We Like Joe Doucet so We Interviewed Him

I’ve had this interview for months but could never come up with a title and so I pushed it to the back of my desk waiting for that one moment all us designers get… sudden inspiration. But time’s a ticking and the stunningly handsome Joe Doucet deserves better so hit the jump for my interview with this award-winning American designer. He’s worked with Braun, Target, Samsung and recently just launched WhyteLabel – a bespoke line of affordable furniture. Today’s also a chance for you to “get some” from FAB at amazing discounts.

Designer: Joe Doucet

Q: What’s your full name and where do you live?
A: My name is Joe Doucet. Most people think Joe is short for Joseph, but not in my case. There is a very working man’s honesty to the name I have grown to love over the years, although as a child I would have rather been called anything else. I live in the West Village in New York. I recently renovated an old stone house, built in 1730 upstate. It’s on about 10 heavily wooded acres with an old work shop, so most weekends are spent there as too much of Manhattan can take the life from you.

Q: Where were you born and raised?
A: I was born in Houston, TX but really grew up outside of a rural town in Texas called Terrell.

Q: What kind of environment did you grow up in? What did your parents do?
A: My parents divorced when I was quite young. As a result, we moved around quite a bit until we settled in Terrell when I was about 13. I lived with my mother who would, despite the impermanence of our living situation, always put so much energy into creating a beautiful environment. Every wall and cupboard in each room seemed to be occupied by some object or decoration. I think it was her way of creating stability for herself and for her children.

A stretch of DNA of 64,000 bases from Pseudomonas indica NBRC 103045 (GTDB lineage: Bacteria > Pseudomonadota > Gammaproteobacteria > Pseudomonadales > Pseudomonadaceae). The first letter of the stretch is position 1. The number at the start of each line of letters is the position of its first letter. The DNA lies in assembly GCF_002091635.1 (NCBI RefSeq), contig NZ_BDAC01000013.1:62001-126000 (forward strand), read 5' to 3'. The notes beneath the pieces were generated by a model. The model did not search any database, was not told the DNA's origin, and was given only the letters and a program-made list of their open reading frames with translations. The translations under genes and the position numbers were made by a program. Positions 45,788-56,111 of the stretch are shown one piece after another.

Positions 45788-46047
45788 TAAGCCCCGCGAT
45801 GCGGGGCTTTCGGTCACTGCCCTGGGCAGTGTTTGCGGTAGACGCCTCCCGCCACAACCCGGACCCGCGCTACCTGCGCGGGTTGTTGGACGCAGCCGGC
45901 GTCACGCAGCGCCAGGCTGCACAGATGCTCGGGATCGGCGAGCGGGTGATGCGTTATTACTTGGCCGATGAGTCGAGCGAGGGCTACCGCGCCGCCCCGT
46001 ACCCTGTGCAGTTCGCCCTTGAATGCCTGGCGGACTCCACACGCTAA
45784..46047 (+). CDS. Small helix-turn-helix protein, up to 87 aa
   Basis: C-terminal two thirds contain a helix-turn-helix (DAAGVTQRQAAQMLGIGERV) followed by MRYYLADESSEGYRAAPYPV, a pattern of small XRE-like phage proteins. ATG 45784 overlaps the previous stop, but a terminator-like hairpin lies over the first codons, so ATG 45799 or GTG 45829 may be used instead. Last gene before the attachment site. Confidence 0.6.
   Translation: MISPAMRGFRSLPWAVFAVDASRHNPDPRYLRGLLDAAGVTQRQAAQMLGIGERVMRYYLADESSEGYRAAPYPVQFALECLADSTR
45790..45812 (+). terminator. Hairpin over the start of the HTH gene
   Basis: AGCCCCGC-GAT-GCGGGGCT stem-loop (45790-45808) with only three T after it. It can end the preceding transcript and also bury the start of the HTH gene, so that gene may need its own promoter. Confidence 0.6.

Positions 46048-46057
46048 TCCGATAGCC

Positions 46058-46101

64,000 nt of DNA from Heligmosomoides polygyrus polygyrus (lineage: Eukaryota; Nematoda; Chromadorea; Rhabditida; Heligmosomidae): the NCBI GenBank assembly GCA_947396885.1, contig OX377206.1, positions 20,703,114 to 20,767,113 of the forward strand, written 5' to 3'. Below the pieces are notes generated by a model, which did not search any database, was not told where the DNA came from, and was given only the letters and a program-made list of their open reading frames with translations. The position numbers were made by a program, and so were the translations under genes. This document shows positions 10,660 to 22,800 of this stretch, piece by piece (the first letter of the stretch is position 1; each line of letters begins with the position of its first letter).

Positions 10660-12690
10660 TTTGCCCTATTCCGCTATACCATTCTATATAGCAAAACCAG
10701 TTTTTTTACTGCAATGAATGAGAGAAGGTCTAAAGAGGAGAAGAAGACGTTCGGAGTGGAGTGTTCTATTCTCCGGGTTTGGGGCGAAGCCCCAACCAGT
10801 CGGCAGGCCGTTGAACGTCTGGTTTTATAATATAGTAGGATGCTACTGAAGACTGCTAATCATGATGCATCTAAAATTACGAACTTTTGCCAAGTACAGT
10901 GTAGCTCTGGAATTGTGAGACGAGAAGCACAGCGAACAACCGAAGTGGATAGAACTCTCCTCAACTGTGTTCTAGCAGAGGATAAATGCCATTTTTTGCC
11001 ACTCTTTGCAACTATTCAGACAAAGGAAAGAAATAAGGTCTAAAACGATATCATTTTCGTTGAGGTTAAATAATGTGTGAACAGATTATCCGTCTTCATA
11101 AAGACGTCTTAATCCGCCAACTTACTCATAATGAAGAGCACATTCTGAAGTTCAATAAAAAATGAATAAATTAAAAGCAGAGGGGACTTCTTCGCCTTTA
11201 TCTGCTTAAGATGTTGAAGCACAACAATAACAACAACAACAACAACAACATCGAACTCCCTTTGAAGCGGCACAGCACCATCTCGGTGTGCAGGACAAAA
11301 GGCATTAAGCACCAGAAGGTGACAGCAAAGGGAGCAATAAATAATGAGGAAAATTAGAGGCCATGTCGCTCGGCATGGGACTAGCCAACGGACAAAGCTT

I spent the summers with my father. He, like his father before him was an ironworker. Building bridges, buildings and power plants. He would occasionally take me along for the day. I remember being so impressed that when people set their minds to it, from nothing such immense structures could arise.

Q: What did you want to grow up to be as a kid?
A: I wanted to be an Artist with a capital “A”. However, my maternal grandfather was an engineer. I used to devise so many fantastical concepts such as flying aircraft carriers. He would spend a lot of time picking apart the flaws in my concepts. As an 8 or 9 year old I would go to the library and do research to try and work out some defects which I would present to him. “Great” he would say, “but it still won’t work because of this”. Back again I would go. People might think that as a Grandfather he should just give a pat on the head and say “nice”, but I learned process and the importance of research at a very early age as a result.

Q: At what point did you realize design is your passion?
A: Growing up in rural Texas at the time did not afford many opportunities to be exposed to design. My art teachers in school advised I look into Commercial Art ( a term that died a thousand well-deserved deaths). I then discovered Graphic Design and taught myself. I was working for agencies in L.A. (where I ran to a week after graduating High School). A year or two later I was attending one of the best schools in the world on that subject – Art Center. Although I was working a few jobs to pay for it, I was completely in my element for the first time in my life.

Q: I’ve read you switched from being a graphic designer to a multi-discplined designer. How did you tackle the challenges of learning other design mediums?
A: What studying and the practicing of Graphic Design taught me was that all design decisions is not about aesthetics, they are about communication. You cannot divorce color, or texture or shape from meaning. The medium you work in does not matter as it is a message you are constructing. Everything else are technical details. This is where research and abandoning a fear of failure come to bear. Forget mediums. Just figure out what you are trying to say and say it.